Together, FIG. 4 and FIG. 5 provide a more complete picture of the optical signal processing of an embodiment of the present invention. As displayed in FIGS. 4 and 5, intensity maxima 32 substantially coincides with low-absorption area 44 of the loss grating. Similarly, intensity minima 34 precisely coincides with high-absorption area 42 of the loss grating. As input signal wave 28 passes along the length of Er-doped fiber 22, intensity maxima 32 of input signal wave 28 passes through low-absorption area 44 while intensity minima 34 of input signal wave 28 passes through high-absorption area 42 of the loss grating. Therefore, the energy of output signal wave 30 is relatively undiminished as it passes along the length of fiber 22 to I/O port 20.
Noise wave 40, however, comprises a different wavelength than input signal wave 28. Therefore, the intensity maxima 38 of noise wave 40 will invariably pass through high-absorption area 42, thereby attenuating the energy of noise wave 40. The amount of noise reduction is discussed in the appendix attached hereto, which comprises a quantitative theory of the present noise filter, with numerical results for some cases of interest.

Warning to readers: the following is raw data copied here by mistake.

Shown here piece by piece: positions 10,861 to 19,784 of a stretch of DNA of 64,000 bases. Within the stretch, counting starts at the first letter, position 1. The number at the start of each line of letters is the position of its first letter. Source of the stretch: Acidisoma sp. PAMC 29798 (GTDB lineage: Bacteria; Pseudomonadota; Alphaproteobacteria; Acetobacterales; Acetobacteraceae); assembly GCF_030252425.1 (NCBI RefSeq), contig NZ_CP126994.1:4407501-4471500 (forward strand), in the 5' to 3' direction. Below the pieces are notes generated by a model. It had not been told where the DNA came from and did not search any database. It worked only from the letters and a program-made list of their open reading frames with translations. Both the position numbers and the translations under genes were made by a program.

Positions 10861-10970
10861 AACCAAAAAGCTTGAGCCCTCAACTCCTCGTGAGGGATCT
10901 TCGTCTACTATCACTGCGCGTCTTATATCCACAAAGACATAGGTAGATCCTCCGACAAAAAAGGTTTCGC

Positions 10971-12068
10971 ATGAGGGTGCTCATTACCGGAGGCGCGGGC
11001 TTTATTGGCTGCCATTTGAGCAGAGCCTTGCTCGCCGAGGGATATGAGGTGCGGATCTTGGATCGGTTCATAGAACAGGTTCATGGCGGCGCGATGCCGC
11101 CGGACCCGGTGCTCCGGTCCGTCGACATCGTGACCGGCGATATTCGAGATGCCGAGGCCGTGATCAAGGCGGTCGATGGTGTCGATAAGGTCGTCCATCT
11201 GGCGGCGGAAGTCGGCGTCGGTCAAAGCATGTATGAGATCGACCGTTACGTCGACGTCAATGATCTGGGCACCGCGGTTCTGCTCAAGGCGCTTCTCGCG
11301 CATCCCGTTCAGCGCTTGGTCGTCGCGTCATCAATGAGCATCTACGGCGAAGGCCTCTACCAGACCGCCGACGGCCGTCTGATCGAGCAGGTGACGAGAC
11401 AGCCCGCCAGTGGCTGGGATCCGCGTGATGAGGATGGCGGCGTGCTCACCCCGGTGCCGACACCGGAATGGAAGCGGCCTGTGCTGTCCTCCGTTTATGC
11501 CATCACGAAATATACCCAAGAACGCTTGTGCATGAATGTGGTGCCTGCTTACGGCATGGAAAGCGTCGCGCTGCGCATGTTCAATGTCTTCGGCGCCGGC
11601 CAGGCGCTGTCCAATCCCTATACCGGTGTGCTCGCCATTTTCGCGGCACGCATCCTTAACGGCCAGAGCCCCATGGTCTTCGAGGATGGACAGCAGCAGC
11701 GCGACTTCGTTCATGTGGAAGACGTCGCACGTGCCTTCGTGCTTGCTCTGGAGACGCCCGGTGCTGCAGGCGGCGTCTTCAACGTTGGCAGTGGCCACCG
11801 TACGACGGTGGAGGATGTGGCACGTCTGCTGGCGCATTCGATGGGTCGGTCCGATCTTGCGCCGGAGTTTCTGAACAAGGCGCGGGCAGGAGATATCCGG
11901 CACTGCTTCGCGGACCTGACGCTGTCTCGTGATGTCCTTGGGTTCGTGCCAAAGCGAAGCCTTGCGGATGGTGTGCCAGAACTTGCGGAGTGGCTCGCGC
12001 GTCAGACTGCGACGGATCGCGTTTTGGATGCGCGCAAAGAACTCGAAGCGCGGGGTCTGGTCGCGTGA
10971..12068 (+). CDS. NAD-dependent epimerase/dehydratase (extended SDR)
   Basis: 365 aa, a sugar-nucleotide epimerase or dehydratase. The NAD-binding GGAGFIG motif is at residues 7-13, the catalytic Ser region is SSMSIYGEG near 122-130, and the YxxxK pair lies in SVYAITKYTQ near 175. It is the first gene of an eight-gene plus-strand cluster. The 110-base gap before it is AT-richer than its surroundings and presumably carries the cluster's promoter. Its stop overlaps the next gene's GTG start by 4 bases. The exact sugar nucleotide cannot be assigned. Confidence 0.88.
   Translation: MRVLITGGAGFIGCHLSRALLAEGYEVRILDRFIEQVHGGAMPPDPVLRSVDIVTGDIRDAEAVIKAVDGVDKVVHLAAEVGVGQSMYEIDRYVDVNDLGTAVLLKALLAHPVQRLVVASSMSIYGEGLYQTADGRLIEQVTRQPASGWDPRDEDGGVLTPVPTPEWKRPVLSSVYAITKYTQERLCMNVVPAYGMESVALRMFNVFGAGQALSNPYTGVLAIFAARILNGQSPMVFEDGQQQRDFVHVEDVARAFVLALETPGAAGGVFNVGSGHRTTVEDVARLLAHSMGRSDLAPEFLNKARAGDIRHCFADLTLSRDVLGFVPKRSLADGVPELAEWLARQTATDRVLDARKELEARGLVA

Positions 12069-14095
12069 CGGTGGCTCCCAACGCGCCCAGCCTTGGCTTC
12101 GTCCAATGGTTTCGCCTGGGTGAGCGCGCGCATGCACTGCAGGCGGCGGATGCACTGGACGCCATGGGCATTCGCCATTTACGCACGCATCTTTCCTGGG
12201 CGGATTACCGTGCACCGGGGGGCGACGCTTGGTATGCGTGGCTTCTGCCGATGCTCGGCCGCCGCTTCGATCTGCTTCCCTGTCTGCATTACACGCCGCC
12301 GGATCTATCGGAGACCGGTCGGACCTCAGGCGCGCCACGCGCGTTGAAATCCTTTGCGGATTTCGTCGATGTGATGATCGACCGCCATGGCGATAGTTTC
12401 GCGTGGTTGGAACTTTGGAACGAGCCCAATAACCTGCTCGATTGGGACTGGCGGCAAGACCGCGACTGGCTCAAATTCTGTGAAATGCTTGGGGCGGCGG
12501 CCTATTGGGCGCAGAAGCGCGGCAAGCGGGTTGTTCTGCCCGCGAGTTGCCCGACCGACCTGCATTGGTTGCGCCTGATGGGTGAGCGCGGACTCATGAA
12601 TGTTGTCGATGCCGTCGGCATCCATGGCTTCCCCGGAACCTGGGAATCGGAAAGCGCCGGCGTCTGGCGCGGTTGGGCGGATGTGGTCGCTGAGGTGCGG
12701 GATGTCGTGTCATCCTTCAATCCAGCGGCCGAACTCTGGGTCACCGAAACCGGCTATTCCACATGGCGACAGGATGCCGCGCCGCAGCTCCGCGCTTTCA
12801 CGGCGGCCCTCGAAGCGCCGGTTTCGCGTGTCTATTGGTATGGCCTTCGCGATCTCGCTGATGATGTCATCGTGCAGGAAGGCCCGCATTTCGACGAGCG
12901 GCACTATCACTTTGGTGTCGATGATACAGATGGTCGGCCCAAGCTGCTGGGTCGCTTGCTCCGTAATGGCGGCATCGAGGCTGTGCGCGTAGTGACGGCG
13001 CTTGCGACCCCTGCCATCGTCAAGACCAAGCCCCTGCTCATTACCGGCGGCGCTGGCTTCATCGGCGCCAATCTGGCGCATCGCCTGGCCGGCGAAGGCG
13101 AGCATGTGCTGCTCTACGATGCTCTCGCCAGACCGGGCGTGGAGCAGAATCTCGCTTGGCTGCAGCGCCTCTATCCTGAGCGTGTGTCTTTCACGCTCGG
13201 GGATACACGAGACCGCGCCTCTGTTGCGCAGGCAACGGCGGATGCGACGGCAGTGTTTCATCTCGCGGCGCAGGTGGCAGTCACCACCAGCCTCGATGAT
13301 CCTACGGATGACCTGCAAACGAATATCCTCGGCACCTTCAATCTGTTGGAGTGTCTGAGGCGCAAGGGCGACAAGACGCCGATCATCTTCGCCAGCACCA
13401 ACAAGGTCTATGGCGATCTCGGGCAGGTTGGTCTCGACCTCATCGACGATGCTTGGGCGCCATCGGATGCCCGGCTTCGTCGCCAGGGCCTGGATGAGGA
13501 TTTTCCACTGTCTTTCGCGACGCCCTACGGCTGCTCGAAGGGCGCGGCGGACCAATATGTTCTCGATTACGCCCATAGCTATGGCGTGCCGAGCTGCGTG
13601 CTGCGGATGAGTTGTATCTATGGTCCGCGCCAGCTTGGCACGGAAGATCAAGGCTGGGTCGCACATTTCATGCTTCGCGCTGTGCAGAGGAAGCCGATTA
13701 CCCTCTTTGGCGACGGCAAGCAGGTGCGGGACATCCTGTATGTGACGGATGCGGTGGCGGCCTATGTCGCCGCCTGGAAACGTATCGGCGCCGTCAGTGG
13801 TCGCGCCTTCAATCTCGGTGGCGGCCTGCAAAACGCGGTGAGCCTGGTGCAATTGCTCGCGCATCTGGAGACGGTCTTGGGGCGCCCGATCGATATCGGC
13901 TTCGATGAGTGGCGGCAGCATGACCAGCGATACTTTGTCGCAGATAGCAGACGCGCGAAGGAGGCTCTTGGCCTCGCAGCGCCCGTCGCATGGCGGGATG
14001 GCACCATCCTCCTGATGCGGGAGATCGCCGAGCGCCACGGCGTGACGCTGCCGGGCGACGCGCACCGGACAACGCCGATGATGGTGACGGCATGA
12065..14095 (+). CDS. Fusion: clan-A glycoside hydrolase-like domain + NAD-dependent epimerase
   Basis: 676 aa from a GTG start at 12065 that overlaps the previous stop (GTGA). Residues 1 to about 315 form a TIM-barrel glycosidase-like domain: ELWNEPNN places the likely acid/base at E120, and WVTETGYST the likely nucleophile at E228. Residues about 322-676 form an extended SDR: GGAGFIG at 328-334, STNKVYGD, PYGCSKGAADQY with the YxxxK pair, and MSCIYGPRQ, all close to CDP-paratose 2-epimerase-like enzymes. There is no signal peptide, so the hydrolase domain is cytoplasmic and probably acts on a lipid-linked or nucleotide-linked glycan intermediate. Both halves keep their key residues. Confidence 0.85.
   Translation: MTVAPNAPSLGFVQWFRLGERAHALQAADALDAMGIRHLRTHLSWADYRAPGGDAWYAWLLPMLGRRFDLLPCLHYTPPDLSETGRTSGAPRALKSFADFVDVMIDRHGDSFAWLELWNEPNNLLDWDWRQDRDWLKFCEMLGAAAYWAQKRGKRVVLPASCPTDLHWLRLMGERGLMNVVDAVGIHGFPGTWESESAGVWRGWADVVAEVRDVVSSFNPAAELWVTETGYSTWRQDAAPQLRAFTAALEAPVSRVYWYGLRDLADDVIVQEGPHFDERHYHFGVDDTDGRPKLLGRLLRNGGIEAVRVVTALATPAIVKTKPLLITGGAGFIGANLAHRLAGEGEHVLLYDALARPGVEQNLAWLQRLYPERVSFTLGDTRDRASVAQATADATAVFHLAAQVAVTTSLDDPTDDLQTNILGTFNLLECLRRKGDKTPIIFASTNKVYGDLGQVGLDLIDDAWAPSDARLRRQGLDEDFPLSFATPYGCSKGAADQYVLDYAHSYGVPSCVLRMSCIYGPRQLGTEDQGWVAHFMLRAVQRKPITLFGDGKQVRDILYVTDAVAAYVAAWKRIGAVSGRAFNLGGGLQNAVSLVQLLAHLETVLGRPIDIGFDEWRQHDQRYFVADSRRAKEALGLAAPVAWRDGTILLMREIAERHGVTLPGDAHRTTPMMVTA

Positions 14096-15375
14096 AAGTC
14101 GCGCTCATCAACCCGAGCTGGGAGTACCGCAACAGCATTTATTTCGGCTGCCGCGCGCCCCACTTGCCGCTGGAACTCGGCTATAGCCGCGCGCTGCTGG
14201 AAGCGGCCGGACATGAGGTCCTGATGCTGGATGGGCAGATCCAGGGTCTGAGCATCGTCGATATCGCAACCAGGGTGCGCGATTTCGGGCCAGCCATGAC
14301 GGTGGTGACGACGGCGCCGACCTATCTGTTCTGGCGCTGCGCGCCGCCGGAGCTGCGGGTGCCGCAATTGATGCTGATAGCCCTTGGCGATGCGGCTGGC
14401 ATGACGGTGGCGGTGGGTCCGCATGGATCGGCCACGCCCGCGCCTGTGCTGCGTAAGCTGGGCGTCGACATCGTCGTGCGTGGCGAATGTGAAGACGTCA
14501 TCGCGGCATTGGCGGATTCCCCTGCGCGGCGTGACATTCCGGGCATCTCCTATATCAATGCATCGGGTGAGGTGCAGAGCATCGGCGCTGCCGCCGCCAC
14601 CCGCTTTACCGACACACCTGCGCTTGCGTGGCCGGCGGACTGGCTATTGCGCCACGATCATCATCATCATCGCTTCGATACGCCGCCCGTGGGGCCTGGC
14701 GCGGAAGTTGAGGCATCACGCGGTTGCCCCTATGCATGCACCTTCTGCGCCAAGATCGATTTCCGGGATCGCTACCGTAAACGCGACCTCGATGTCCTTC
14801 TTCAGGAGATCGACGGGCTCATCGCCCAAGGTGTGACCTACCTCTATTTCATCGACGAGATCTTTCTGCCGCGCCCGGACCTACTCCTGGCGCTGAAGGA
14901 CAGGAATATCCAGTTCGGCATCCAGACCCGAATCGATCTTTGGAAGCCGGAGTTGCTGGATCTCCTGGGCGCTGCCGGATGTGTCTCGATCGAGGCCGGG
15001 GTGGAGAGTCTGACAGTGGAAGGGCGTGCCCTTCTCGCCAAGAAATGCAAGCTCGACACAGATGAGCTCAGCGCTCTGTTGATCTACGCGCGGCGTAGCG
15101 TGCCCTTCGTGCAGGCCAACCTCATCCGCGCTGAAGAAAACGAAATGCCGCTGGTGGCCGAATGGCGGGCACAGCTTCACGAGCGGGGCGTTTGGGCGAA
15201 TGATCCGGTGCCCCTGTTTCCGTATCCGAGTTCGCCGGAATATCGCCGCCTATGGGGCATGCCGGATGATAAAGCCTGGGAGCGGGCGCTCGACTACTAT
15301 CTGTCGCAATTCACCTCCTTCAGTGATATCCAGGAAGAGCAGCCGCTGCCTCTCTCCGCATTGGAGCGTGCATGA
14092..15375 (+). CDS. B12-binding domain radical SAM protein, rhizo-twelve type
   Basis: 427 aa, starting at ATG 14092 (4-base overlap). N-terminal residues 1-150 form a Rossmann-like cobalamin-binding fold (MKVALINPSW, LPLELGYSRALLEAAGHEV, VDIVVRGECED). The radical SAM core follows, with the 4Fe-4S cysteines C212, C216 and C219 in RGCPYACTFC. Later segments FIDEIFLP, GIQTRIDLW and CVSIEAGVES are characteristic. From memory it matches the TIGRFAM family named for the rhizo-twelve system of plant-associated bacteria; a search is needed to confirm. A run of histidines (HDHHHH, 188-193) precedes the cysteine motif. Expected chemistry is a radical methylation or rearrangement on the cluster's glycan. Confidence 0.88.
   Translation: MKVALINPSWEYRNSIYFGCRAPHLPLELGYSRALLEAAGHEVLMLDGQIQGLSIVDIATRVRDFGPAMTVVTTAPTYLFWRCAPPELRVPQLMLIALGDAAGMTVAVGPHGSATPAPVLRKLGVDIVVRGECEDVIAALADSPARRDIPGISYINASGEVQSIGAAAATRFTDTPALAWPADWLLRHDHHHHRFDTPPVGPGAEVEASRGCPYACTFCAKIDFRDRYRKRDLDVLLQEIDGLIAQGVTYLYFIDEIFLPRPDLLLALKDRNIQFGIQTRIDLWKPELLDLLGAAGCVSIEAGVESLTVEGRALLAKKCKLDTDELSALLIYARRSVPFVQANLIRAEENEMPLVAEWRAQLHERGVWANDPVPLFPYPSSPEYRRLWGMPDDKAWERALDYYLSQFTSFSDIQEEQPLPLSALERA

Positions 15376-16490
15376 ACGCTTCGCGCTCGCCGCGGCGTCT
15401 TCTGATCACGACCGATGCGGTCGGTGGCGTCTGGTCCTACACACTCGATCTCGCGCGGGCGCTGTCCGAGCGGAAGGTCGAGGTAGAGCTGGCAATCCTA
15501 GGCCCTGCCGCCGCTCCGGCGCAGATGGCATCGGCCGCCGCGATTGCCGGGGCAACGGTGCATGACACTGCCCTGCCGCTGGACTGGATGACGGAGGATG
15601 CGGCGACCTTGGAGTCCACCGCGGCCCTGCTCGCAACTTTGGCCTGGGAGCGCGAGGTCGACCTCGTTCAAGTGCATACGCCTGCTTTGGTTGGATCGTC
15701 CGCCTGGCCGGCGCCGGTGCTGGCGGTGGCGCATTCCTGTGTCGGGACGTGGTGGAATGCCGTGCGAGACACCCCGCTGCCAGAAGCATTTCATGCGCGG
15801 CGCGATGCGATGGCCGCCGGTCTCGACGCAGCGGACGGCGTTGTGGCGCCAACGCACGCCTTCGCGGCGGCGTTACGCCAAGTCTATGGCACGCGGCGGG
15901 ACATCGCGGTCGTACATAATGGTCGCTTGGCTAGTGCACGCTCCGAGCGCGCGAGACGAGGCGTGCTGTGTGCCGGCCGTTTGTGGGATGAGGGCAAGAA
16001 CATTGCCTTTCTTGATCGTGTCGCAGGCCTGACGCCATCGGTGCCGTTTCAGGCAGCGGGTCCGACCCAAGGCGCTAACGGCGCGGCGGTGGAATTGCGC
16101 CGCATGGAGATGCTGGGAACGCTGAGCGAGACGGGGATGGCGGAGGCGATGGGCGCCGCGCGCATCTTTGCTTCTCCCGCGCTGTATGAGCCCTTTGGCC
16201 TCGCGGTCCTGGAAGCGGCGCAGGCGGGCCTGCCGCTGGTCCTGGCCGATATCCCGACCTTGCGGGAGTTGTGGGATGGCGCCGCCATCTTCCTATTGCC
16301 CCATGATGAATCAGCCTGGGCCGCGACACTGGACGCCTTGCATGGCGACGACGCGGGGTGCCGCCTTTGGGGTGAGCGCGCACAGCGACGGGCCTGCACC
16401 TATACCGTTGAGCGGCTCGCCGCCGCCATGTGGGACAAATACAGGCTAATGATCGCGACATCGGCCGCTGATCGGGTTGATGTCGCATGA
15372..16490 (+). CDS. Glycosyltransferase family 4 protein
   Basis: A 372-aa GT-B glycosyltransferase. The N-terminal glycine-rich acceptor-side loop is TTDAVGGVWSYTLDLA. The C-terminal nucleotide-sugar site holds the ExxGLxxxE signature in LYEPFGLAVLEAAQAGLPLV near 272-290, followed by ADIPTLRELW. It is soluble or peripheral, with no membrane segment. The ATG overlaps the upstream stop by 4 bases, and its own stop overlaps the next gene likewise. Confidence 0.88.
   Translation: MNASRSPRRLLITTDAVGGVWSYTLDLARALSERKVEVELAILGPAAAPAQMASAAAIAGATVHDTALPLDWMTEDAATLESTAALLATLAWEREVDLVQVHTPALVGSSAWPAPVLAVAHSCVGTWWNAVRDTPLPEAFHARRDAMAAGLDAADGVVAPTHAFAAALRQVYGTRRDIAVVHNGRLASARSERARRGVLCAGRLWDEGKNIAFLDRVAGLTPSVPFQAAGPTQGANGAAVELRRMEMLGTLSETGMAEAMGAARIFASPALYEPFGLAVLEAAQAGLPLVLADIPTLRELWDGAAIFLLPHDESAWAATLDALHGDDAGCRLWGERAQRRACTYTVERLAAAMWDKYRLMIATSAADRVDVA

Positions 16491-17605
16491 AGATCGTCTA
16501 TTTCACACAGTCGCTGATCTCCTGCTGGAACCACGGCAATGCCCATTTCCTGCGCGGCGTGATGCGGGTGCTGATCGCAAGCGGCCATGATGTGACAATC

AUTOMATIC AND INDEPENDENT ADJUSTING CHANNEL EQUALIZATION EMBODIMENT
FIG. 6 is a block diagram in accordance with another embodiment of the present invention for automatically and independently adjusting channel equalization. Such channel equalization can be achieved in a fiber-reflector pair similar to that shown in FIG. 3, with the addition of pumping light from light source 29 into Er-doped fiber 22 to produce gain in Er-doped fiber 22. The pump light is introduced into Er-doped fiber 22 through end reflector 24, which can be made of dichroic coating. End reflector 24 made of dichroic coating passes the pump wavelength band but reflects the signal wavelength band. Alternatively, the pump light can be introduced into Er-doped fiber through I/O port 20.